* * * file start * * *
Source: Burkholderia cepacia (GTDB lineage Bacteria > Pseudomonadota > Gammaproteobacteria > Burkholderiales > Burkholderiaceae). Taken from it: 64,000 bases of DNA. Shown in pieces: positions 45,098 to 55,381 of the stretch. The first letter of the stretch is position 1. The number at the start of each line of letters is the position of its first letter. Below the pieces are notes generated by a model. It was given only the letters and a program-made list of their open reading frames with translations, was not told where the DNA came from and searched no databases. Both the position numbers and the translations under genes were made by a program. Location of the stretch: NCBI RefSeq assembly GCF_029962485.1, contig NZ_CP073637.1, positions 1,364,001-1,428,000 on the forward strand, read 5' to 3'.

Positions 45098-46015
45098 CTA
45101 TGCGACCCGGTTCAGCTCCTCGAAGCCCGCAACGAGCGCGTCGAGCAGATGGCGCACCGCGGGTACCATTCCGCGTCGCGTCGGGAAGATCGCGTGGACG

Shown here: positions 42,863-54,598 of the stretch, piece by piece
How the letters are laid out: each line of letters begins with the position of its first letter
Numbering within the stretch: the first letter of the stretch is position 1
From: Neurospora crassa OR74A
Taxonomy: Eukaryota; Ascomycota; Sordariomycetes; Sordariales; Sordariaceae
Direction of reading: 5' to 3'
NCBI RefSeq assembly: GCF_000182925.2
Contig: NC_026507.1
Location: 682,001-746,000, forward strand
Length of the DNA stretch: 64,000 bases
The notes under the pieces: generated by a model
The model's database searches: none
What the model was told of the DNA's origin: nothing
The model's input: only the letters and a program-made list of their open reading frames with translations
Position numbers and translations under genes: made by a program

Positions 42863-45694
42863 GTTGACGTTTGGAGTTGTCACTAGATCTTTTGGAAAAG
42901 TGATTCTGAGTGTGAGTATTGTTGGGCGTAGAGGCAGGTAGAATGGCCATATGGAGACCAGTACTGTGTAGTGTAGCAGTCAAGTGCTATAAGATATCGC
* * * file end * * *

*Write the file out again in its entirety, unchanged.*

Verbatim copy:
Source: Burkholderia cepacia (GTDB lineage Bacteria > Pseudomonadota > Gammaproteobacteria > Burkholderiales > Burkholderiaceae). Taken from it: 64,000 bases of DNA. Shown in pieces: positions 45,098 to 55,381 of the stretch. The first letter of the stretch is position 1. The number at the start of each line of letters is the position of its first letter. Below the pieces are notes generated by a model. It was given only the letters and a program-made list of their open reading frames with translations, was not told where the DNA came from and searched no databases. Both the position numbers and the translations under genes were made by a program. Location of the stretch: NCBI RefSeq assembly GCF_029962485.1, contig NZ_CP073637.1, positions 1,364,001-1,428,000 on the forward strand, read 5' to 3'.

Positions 45098-46015
45098 CTA
45101 TGCGACCCGGTTCAGCTCCTCGAAGCCCGCAACGAGCGCGTCGAGCAGATGGCGCACCGCGGGTACCATTCCGCGTCGCGTCGGGAAGATCGCGTGGACG

Shown here: positions 42,863-54,598 of the stretch, piece by piece
How the letters are laid out: each line of letters begins with the position of its first letter
Numbering within the stretch: the first letter of the stretch is position 1
From: Neurospora crassa OR74A
Taxonomy: Eukaryota; Ascomycota; Sordariomycetes; Sordariales; Sordariaceae
Direction of reading: 5' to 3'
NCBI RefSeq assembly: GCF_000182925.2
Contig: NC_026507.1
Location: 682,001-746,000, forward strand
Length of the DNA stretch: 64,000 bases
The notes under the pieces: generated by a model
The model's database searches: none
What the model was told of the DNA's origin: nothing
The model's input: only the letters and a program-made list of their open reading frames with translations
Position numbers and translations under genes: made by a program

Positions 42863-45694
42863 GTTGACGTTTGGAGTTGTCACTAGATCTTTTGGAAAAG
42901 TGATTCTGAGTGTGAGTATTGTTGGGCGTAGAGGCAGGTAGAATGGCCATATGGAGACCAGTACTGTGTAGTGTAGCAGTCAAGTGCTATAAGATATCGC